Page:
AI fire helmet could help save lives
Pioneering technology developed by Edinburgh researchers could help firefighters more quickly map their surroundings, navigate hazardous environments and get people to safety.
The device uses artificial intelligence (AI) to combine data from thermal imaging cameras, radar and other sensors mounted on standard-issue fire helmets, giving firefighters real-time information from fire scenes.
It is hoped the technology could help emergency services more safely navigate dangerous or low-visibility conditions and reduce the time it takes to rescue victims.
The technology is being developed by researchers in the School of Informatics with support from the National Robotarium, a world-leading centre for robotics and artificial intelligence.
Field trials of the new technology have been conducted with members of the Scottish Fire and Rescue Service at their £10.5 million training facility in Newbridge, Edinburgh.
The entire sensor rig weighs less than one kilogram and uses affordable, off-the-shelf parts that are easy to fit to standard-issue fire helmets.
The team aims to develop the technology further to give the helmet the ability to create 3D maps and to provide wearers with a built-in display screen.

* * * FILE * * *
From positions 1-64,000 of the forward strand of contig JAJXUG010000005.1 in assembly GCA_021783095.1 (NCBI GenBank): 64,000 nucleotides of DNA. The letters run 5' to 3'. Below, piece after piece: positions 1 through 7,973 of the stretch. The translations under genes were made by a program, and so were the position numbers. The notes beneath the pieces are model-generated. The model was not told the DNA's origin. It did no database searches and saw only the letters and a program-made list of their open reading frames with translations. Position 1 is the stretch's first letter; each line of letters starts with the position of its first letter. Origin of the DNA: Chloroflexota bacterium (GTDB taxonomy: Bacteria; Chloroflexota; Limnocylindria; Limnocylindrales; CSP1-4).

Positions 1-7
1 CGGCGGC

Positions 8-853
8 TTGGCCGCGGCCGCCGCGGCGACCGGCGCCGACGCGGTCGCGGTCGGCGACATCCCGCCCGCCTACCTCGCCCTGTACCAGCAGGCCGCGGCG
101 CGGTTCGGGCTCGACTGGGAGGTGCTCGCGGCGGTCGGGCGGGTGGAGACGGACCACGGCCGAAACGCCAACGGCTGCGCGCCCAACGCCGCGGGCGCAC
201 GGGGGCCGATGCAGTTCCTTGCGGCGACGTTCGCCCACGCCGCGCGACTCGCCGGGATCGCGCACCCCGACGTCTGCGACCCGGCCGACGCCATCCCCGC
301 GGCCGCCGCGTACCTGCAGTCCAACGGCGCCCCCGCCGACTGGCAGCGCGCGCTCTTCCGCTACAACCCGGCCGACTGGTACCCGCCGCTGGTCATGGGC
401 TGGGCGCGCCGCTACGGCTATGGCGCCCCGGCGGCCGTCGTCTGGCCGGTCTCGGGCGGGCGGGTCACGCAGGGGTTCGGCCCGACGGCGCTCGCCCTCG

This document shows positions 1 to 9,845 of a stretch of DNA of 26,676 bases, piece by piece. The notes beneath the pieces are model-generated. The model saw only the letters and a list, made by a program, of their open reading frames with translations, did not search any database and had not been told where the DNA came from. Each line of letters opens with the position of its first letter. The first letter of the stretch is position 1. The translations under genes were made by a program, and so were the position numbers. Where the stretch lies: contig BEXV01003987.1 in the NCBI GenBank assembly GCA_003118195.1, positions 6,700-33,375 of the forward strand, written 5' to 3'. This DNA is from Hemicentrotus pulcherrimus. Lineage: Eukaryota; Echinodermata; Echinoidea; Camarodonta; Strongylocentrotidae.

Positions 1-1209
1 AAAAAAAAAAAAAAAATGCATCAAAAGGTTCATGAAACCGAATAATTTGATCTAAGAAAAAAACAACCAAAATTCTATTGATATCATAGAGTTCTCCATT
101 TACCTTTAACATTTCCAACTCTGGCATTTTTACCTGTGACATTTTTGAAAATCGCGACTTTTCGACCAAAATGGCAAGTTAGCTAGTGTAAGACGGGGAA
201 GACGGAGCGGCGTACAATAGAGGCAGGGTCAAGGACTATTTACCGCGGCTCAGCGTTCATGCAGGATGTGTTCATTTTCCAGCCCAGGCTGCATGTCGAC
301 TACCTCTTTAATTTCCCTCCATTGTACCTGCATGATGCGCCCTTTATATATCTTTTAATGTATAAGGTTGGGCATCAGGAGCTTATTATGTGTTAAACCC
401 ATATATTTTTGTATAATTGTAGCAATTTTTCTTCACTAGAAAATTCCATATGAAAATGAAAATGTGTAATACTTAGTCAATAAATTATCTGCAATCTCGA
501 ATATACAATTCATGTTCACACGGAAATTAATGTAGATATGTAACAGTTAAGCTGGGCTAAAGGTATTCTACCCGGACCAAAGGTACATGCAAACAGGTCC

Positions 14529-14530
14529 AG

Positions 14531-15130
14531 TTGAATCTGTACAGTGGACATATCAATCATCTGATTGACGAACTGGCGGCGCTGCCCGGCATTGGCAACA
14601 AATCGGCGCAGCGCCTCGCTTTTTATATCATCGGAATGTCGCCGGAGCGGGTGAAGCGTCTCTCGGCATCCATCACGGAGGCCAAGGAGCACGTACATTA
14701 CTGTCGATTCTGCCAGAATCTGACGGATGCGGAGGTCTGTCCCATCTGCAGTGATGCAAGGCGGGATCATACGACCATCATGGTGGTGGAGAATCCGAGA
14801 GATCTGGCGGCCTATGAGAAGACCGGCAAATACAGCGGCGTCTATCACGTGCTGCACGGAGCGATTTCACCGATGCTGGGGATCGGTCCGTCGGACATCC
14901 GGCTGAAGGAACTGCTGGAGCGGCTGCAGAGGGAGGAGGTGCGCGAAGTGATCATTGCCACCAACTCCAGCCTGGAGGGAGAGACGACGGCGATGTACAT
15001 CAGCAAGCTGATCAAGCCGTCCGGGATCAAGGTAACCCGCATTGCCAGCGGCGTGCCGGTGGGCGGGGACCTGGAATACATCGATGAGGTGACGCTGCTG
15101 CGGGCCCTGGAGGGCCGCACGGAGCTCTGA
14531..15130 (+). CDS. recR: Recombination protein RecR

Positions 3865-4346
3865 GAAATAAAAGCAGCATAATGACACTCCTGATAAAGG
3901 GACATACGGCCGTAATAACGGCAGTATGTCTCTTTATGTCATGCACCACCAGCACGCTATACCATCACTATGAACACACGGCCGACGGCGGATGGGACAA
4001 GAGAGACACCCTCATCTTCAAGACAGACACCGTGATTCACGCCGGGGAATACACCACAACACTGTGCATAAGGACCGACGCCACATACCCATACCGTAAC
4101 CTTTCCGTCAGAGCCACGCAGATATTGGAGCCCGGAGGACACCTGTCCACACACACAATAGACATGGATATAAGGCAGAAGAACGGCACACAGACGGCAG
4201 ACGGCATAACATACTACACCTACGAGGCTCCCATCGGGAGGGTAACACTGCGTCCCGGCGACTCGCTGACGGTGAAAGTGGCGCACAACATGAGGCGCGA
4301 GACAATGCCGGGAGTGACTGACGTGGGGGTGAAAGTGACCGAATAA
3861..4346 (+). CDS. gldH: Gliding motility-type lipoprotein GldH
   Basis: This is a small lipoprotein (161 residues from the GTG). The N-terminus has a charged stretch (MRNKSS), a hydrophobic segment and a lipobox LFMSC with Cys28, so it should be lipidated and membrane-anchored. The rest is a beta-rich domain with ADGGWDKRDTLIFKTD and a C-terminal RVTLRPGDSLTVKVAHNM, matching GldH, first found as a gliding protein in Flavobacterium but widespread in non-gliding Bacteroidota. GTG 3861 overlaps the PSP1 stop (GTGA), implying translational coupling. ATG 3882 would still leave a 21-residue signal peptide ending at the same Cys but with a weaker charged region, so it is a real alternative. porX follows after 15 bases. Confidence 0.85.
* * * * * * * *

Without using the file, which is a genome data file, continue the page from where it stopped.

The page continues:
This new technology has the potential to support on-the-ground firefighters and scene commanders to make crucial in-the-moment decisions that can enhance search rescue efficiency, ensure safer collaboration between teammates and, most importantly, improve outcomes for potential victims of fire scenes.
The launch of the AI fire helmet technology comes as the National Robotarium’s new £22.4 million facility officially opens its doors.
The National Robotarium is a partnership between the University of Edinburgh and Heriot-Watt University. It brings together researchers and businesses applying AI and robotics research to areas including hazardous environments, offshore energy, manufacturing, healthcare, assisted living and agritech.
The new facility – part of the Data-Driven Innovation (DDI) initiative – is supported by £21 million from the UK Government and £1.4 million from the Scottish Government.
The DDI initiative forms part of the wider £1.3bn Edinburgh and South-East Scotland City Region Deal, which aims to establish Edinburgh as the data capital of Europe.
It's great to see the pioneering minds of the National Robotarium working with the Scottish Fire & Rescue Service on developing this life-saving kit. Anything our world-leading scientists can do to keep them safe and ensure people are saved as quickly as possible is hugely welcome.
I congratulate researchers at the National Robotarium for their partnership with Scottish Fire and Rescue Service to design innovative new smart helmet technology. This has the potential to improve firefighters’ safety as they enter hazardous environments and save lives.
Fire helmet image credit: Chris Watt Photography / National Robotarium image credit: Paul Zanre